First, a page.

THOUSANDS of car owners could be due an average refund of £2,600 from Axa, Joe Lycett's Got Your Back TV show on Channel 4 has found.
The insurance company has failed to record write offs on second hand vehicles, leading many customers to overpay.
Last year, roughly eight million used cars were sold in the UK, with an average price of £13,000.
But according to the consumer series, many of those vehicles sold were overvalued.
In association with vehicle checking website V Check, it looked at vehicles sold over a nine-month period last year.
It found that over 1,300 car buyers paid 20 per cent more than they should have as they didn't know the vehicle had been involved in a serious accident.
If a car is written off, it can be fixed up and sold but it's typically registered on the voluntary MIAFTR (Motor Insurance Anti-Fraud and Theft Register) database first.
But not all cars have been due to an IT problem, meaning the average new owner paid £2,600 too much for their new vehicle, said Got Your Back.
That means motorists may have overpaid by a collective £3.3million for second hand cars.
How to check if you're due a refund
IF you've bought a car that you didn't know had been in a serious accident, you may be owed thousands of pounds.
To find out if your car has previously been written off, you can check the history of your vehicle on the V Check website.
You’ll need to fill in your car registration number and complete a basic registration form.
You should then complete a salvage check, which costs £2.99.
Alternatively, if you knew Axa was the previous insurer, you can contact it by emailing [email protected] directly.
Although, by going down this route, you won't know if your car had been written off first.
If you decide to use the V Check website, you’ll most likely receive pictures and it’ll say whether it’s been written off previously.
Once you've found out, you can contact your insurer and ask for compensation.
Axa didn't want to specify whether it'll compensate as well as issue refunds, but it told The Sun: "Refunds will vary, depending on vehicle values and circumstances.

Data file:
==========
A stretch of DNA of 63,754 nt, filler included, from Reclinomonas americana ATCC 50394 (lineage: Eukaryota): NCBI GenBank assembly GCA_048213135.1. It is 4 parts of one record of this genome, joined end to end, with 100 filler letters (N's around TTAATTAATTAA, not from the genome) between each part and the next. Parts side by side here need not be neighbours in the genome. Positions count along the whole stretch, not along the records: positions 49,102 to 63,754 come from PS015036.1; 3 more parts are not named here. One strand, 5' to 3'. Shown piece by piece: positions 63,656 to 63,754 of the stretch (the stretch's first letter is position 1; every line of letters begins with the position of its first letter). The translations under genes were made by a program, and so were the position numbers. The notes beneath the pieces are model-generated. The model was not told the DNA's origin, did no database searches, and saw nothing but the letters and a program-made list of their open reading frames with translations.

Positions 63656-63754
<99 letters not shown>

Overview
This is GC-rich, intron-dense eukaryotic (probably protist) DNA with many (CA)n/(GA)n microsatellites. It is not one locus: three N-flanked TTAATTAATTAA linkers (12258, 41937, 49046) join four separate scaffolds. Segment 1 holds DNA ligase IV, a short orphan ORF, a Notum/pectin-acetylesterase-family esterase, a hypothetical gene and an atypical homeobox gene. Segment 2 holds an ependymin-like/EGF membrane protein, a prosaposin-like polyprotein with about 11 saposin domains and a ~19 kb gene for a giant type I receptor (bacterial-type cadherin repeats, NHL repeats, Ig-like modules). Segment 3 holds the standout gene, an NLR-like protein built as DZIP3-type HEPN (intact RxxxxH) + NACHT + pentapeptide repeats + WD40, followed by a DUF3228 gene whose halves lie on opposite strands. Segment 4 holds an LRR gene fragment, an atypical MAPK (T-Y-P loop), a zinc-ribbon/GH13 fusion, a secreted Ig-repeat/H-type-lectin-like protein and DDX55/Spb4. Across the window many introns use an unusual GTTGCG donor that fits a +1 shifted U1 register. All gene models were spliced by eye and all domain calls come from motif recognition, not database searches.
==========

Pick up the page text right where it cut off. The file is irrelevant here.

"What we can say for all cases is: where we made an error, we will rectify it."
Although this happens at several insurers, the show said Axa was responsible for over 30 per cent – three times as many as other providers – of all the vehicles found not to have been recorded.
It found more than 400 such cars during the period, but as the problem originates back to September 2017 at Axa, the number of vehicles is estimated to be in the thousands.
Axa, which said the issue stems from a previous IT bug, has now promised to compensate affected car owners.
A spokesperson told The Sun it had already fixed the problem and started logging missing cars into MIAFTR when Got Your Back contacted them.
It added: "An IT bug meant some of the written-off vehicles failed to be entered into the database.
"As soon as we became aware of this, we fixed the technical problem and started logging the missing cars into MIAFTR."
"For data protection reasons, we cannot contact the new owners of the cars that we used to insure.
"However, we encourage anyone who thinks their vehicle may be affected to contact our customer services.
"If the new owners have safety concerns, we can send an engineer to check their vehicle.
"And if they paid too much because their car wasn’t in the database, we will absolutely compensate for their shortfall."
In the episode, which airs at 8pm on Channel 4 tonight, Joe said: "I don’t want to overstate this – we reckon we’ve pulled off one of the biggest ever victories seen by a consumer show.
"Axa have agreed to pay out any customer who has paid too much for their car because of their MIAFTR muck up which means they could be paying out over £1million."
If you think you've been affected, find out how to check in the box above.
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